Tuesday, 17 April 2012

How To Perform a Grandfather-Father-Son Backup

Perform A Grandfather-Father-Son Backup

Backing up data is a critical part of any IT management role. And in order to make sure your systems stay protected, you need to think carefully about all of the business issues that affect your data management requirements.

One of the toughest business requirements to manage has to do with long-term data retention.

Most backup processes rely on a simple rotation schedule. Every day, the IT admin makes a backup copy and takes it to a safe remote site. After 7 days of backups like this, they take the oldest backup media (tape, hard drive, etc…) and recycle it for use as the most recent backup copy.

This cycle continues in perpetuity, so that there are always 7 historical daily backups on file.

Since the first media device to be used is also the first media device to be wiped out and recycled, this is often called FIFO or First-In-First-Out.

Since this is the most basic form of backup, it’s very likely that you know someone who uses this rotation scheme. FIFO is excellent for ensuring point-in-time recoverability for short-term data backups.
But there are many scenarios – such as is the case with legal liability protection – where you would need to keep a very large number of historical backups in rotation.

Using the FIFO model outlined above you would need nearly 2500 backup devices in order to retain 7 years worth of backups. This is an expensive and inconvenient way to store seven years worth of backups.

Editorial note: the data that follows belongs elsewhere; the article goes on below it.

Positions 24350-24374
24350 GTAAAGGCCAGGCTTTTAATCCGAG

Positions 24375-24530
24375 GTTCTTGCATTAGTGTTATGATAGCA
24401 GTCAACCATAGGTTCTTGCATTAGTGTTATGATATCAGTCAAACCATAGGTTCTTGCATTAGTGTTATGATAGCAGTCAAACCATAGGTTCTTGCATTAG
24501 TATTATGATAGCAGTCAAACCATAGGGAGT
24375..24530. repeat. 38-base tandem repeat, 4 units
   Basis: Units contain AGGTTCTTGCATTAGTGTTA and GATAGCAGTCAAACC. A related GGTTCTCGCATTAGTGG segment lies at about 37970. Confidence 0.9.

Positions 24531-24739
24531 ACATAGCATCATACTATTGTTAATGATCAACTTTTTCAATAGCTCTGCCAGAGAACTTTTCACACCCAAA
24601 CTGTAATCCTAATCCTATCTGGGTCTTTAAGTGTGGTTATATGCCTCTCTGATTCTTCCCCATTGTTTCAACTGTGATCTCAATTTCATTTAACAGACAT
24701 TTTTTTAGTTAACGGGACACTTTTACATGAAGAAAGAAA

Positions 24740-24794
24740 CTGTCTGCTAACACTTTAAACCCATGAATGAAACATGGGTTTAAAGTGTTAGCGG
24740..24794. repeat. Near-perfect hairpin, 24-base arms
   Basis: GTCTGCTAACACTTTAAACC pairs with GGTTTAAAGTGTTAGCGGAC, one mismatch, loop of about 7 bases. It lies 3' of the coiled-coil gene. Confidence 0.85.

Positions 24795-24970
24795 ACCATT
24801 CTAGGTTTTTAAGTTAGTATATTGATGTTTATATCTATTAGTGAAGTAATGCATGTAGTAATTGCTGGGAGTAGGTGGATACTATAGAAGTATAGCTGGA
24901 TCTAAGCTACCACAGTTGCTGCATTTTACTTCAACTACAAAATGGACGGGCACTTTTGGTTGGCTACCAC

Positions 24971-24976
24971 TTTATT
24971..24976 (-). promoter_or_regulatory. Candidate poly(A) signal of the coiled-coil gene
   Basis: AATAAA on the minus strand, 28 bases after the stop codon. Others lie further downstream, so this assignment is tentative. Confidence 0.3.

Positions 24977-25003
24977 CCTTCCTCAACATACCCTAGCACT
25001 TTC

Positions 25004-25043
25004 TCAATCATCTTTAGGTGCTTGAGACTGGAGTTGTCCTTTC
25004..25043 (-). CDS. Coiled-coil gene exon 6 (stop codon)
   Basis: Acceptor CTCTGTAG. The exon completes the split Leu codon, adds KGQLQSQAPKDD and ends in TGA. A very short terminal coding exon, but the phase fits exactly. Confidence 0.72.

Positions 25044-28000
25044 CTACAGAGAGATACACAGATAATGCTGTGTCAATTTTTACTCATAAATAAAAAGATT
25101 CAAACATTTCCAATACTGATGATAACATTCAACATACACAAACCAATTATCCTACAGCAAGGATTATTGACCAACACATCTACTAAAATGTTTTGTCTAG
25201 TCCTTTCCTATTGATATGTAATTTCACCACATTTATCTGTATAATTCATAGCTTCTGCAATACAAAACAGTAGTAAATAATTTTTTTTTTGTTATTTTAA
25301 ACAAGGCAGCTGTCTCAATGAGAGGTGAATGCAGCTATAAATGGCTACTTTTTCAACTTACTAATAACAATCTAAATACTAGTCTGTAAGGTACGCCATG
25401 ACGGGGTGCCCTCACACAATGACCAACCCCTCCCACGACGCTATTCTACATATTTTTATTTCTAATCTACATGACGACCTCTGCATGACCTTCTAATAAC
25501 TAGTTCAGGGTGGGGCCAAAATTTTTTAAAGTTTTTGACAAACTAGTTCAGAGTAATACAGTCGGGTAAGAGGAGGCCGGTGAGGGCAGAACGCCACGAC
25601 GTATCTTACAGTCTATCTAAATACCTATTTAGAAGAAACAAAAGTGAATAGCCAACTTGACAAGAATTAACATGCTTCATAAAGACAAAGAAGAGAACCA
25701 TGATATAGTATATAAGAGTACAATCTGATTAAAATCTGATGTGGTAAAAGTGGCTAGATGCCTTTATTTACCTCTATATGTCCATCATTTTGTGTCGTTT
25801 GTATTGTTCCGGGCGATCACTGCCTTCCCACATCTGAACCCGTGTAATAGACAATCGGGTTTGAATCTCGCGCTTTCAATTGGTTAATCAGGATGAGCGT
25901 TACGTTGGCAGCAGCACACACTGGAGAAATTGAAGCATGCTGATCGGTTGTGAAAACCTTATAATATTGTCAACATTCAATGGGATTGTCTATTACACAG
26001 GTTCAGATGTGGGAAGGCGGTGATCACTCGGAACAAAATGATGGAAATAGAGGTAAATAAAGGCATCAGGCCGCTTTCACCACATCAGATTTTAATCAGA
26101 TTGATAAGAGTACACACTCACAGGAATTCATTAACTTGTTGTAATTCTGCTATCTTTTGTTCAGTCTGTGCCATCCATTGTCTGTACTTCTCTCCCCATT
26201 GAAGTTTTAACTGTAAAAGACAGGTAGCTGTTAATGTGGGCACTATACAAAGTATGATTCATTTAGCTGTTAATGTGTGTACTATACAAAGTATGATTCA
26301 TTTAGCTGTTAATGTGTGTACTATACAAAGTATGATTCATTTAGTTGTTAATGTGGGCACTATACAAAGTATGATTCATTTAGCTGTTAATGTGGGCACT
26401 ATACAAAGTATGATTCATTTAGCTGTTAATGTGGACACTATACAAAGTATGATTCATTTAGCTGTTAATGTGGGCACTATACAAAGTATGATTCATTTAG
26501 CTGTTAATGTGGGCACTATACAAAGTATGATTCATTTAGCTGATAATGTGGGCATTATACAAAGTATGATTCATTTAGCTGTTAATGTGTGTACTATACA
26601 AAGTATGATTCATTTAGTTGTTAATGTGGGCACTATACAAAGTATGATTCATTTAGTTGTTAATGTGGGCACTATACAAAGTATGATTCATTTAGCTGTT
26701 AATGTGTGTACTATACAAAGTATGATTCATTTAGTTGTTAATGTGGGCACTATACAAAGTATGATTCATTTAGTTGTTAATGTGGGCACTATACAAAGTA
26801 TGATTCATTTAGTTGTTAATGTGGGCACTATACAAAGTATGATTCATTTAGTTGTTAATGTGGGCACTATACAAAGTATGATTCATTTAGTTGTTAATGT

In order to get around this problem, we need to think strategically about our backups. One thing we know is that data can have different levels of importance based on certain predictable factors. In fact, – as data gets older – we know that it usually becomes less valuable.

Using this knowledge, we can expand upon the FIFO rotation scheme in such a way that we can efficiently adhere to these long-term retention requirements.

The Grandfather-Father-Son backup rotation is a methodology that can efficiently store large amounts of older data backups while also ensuring that recent backup can be rolled back to a previous point if needed.

With the GFS approach, you would perform 7 daily backups using the First-In-First-Out approach outlined above. But at the end of every week, you would also preserve a weekly backup for longer-term retention.

These weekly backups are usually done on a 5 week cycle. At the end of this five week cycle, a monthly backup is copied and permanently preserved.

So – for a 7 year retention policy – you’d end up with:
  • 7 daily backups (Son)
  • 5 weekly backups (Father)
  • 84 monthly backups (Grandfather)
This number is significantly smaller and easier to manage than the 2500 backups that would be required for a traditional backup cycle of this length.

Although methods vary slightly from one technician to another, this is a very basic and general overview of how the GFS methodology works.

The Grandfather-Father-Son backup schedule is currently the most popular backup rotation system for corporate backup.
But – although it’s very popular – it’s gradually being overtaken by another important methodology called the Progressive backup which offers:
  • More efficient storage consumption
  • Continuous backup capability
  • Stricter adherence to retention policies
  • Simpler recovery processes
  • Faster recovery speeds
  • Shorter backup windows
  • Complete automation
  • Recovery with better granularity
In another article, I’ll discuss the progressive system in more detail. But for now, the Grandfather-Father-Son rotation is a simple way to efficiently store long-term historical backups without having to completely redesign your current backup process.

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